IMH everyone deserves as much time as they need before having to commit to a relationship, he may be feeling pressure to do just that (Mormon speed dating style) and after a divorce this makes it especially tricky because he may be trying very hard not to make the same “mistakes” again and may need even more time to assess a relationship than someone who has never been married.

    I would ask how long he dated his first wife and if he even knows how to take a relationship slowly. It may be a real struggle for him if he was someone who met and married within months of each other the first time around.

  2. Hmmm…. good question.

    I think our culture shapes us and our life events do also. Definitely the Mormon culture shapes a man to be the way he is — but the end of a 20-year marriage may rock someone into having a hard time getting too close also. Mormons tend to bond quickly.

    All in all, I would ask him. And if he can’t communicate openly, then maybe that’s a problem too.

  3. Melanny

    I think Mormonism is playing a role in the emotional withdrawal of this man. It’s true that the divorce rate is lower for Mormons, but it does not necessarily mean that Mormons have happier marriages. It could mean that Mormons are more likely to remain married due to the fears of social rejections and lowered self esteem as a result of the divorce.

    There is a great deal of pressure on a married Mormon couple to treat each other well, be happy, and above all else, work it out. All people feel a sense of failure after a divorce, but I think for Mormons the pain is tenfold.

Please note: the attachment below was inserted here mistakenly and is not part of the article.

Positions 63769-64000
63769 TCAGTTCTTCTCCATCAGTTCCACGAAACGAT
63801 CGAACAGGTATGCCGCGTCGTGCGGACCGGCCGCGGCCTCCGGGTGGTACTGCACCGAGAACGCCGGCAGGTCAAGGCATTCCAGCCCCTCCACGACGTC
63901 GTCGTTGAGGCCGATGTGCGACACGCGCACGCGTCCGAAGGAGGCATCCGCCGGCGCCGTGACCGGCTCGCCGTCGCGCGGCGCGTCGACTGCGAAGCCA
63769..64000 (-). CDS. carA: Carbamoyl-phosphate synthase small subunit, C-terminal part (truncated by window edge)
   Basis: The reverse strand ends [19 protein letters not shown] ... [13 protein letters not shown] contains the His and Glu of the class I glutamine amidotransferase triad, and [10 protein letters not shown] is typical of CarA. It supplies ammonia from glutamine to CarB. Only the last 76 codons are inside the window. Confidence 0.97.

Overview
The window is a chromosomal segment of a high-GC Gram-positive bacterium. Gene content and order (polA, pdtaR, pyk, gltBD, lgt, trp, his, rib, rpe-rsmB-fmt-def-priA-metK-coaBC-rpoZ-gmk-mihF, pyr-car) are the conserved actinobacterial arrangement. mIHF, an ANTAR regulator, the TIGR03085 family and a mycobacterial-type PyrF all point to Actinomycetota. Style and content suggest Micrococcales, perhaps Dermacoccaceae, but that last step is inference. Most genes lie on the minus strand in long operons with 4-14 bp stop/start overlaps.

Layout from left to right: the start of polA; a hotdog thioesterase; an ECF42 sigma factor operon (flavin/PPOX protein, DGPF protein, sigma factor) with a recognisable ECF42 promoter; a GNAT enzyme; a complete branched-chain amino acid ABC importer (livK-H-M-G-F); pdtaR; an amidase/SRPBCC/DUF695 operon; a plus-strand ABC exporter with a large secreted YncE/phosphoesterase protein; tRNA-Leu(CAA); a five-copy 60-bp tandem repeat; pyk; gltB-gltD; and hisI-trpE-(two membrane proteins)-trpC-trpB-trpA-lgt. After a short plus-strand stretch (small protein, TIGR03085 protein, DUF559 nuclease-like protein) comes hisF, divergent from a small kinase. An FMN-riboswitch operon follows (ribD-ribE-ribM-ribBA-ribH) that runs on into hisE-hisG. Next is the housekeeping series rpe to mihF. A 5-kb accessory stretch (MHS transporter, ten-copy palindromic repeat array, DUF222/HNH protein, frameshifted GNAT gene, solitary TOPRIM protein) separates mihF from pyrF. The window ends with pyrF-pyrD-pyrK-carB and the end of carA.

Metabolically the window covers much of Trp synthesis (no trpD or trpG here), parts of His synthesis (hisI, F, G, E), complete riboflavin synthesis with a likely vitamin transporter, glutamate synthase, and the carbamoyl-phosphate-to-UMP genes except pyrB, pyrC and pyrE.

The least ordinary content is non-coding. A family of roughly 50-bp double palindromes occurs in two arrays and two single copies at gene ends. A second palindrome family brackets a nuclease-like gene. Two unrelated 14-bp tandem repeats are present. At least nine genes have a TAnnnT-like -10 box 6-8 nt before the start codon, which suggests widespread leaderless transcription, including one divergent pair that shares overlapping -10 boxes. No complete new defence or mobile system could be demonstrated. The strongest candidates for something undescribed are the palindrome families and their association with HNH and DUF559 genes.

I believe his emotional withdrawal could be caused by his inability to forgive himself for a failed relationship, and a reluctance to engage in a new relationship because he isn’t certain he could handle the devastation of failing again.

    I agree that the situation may not be worth this amount of stress. If you really mean a lot to him, then he will take a risk. If he won’t, then you know where you stand.

  4. JB, you know I think you’re brilliant but unless you know something about this questioner that I don’t, I’m reading this question in a completely different way.

    She’s not a Mormon, and IMHO the surface question is: Is the fact that I’m not Mormon keeping him from committing to me; is it responsible for a certain level of reserve and apprehension on his part?

    I think the deeper Mormon cultural question she’s asking is this: While he frequently gives the APPEARANCE of deep, sensitive, emotional connection, in reality he’s distant and emotionally reserved.
    I think she’s looking at the disconnect between what he seemed to be and what he truly is, and wondering if the display of emotion and appearance of depth and feeling coupled, confoundingly, with distancing behavior, is related to Mormon cultural practices. Are Mormon males socialized to act a certain way? A way that may or may not accurately reflect their emotional abilities?

    Non-MO’s are not typically used to emotional displays from men. His may have led her to expect something of him that he can’t actually provide.

    Just to confuse things for you….

  5. Anyone recently divorced, especially from a 20 year marriage, is going to be bouncing all over the place for quite a while. Not knowing the guy, I think it has more to do with time needed for healing and gathering his emotional bits and pieces than anything. Sometimes we need more dating experience under our belts but don’t want to hurt, or lose, the person we are currently with.